I can feel a bizarre 60 Hz electric sting at regular, rhythmic intervals on my left shoulder. Buzzzz, buzzzz, pause. Buzzzzz, buzzzz, pause. The sensation, unlike anything I’ve felt before makes the hairs stand up in pin pricks on the back of my neck, yet the pain induces a nearly transcendental calm. An hour or so of this strange meditative ritual passes and the artist has finished my tattoo of the iconic, four pointed Lincoln Continental star.

Approximately 35 years prior to this moment I was taking the first ride in a Continental that I can recall. It wasn’t one of the lauded V12  jobs built at Edsel’s behest, nor was it a low slung MKII. It was a dove grey MKVI of early 1980’s vintage, with four doors and foursquare lines. The only curves on it were the steering wheel, road wheels and the obligatory oval “opera window” on the fat formal C pillar.

I was three years old or so, my grandmother was driving and she was having a hard time keeping my curious little fingers off the row of square, silvery buttons on the ersatz wood dash that called up the functions of the newfangled “trip computer”. The only other computer I knew of was the one that kept track of the inventory at our auto parts store and it was approximately a cubic yard in size, so the one in the Lincoln I felt must be similarly important.

Automotive nostalgia didn’t die off with the muscle car years. Like the car mad youth of  previous generations who had access to tired model A’s or perhaps a hand me down Chrysler Newport, the affordable used cars of my youth were the cars of the 70’s and 80’s. Miles spent in my family’s assorted Lincolns, Chevy Blazers and one particularly woeful 4.9 litre Trans-Am had already sown seeds of desire. As a kid who was short on cash but long on imagination, it was a delight to pour over old National Geographics and oggle the bustle backed 1981-1983 Imperial endorsed by Frank Sinatra ! So crisp, formal and dare I say “imperious” next to the jellybean cars of the late 90’s. I saw no reason why I shouldn’t cut an anti-cool dash behind the wheel of a Toyota Celica Liftback, Datsun B-210 or AMC Pacer, I wanted a “wide small car” !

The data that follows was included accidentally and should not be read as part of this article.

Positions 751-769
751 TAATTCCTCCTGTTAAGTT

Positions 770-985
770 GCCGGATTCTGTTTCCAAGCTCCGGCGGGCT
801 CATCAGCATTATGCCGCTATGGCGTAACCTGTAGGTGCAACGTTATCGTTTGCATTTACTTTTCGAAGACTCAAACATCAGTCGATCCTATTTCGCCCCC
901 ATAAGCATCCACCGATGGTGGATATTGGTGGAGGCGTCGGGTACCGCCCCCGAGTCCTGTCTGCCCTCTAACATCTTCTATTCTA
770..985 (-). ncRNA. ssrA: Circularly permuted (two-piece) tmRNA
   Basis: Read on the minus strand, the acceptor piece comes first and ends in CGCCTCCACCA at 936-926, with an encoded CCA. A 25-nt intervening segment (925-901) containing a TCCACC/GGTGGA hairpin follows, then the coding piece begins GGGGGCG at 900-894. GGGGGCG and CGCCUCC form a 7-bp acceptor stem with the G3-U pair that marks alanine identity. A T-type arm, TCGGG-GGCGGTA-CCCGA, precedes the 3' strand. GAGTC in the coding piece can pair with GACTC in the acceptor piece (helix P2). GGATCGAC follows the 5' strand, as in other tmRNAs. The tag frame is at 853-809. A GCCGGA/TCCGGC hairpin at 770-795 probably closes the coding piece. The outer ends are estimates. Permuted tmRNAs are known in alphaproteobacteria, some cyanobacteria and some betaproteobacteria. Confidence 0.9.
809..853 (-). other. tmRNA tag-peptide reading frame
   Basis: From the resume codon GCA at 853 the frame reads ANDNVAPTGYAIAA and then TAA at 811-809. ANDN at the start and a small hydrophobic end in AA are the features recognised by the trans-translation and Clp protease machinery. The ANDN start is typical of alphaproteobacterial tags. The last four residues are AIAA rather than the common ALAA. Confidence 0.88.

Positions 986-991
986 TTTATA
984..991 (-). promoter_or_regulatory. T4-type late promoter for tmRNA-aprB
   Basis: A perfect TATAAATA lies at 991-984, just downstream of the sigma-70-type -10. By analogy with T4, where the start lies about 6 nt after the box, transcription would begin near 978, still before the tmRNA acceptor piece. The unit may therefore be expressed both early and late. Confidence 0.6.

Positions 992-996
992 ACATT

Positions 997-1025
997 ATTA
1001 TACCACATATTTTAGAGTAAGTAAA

Twenty years hence, age, neglect and “Cash for Clunkers” has rid the road of the cars I was trying to buy in my teenage years. When was the last time you saw a clean K car, I ask you ? Automobiles of any age are amazing cultural artifacts that speak clearly of the people who made them and the times in which they were made. Cars are tactile, tangible and vital, they are almost literally time machines. A car can conjure up the misty past with ease, just like Proust’s madeleine. Yet behind the wheel we can drive them into the future, creating more special memories and connecting with other like minded people to forge lifelong relationships. Nothing connects like cars. And not just cars built before 1972 !

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Back in the ‘50’s, what was good for General Motors it was said, was good for the nation, or words to that effect. By the 1970’s increasing air pollution and crippling oil embargoes showed that this wasn’t necessarily the case.The cars of the so called “malaise era” were the first to be manufactured whose design was significantly impacted by government regulations for safety, emissions and later fuel economy.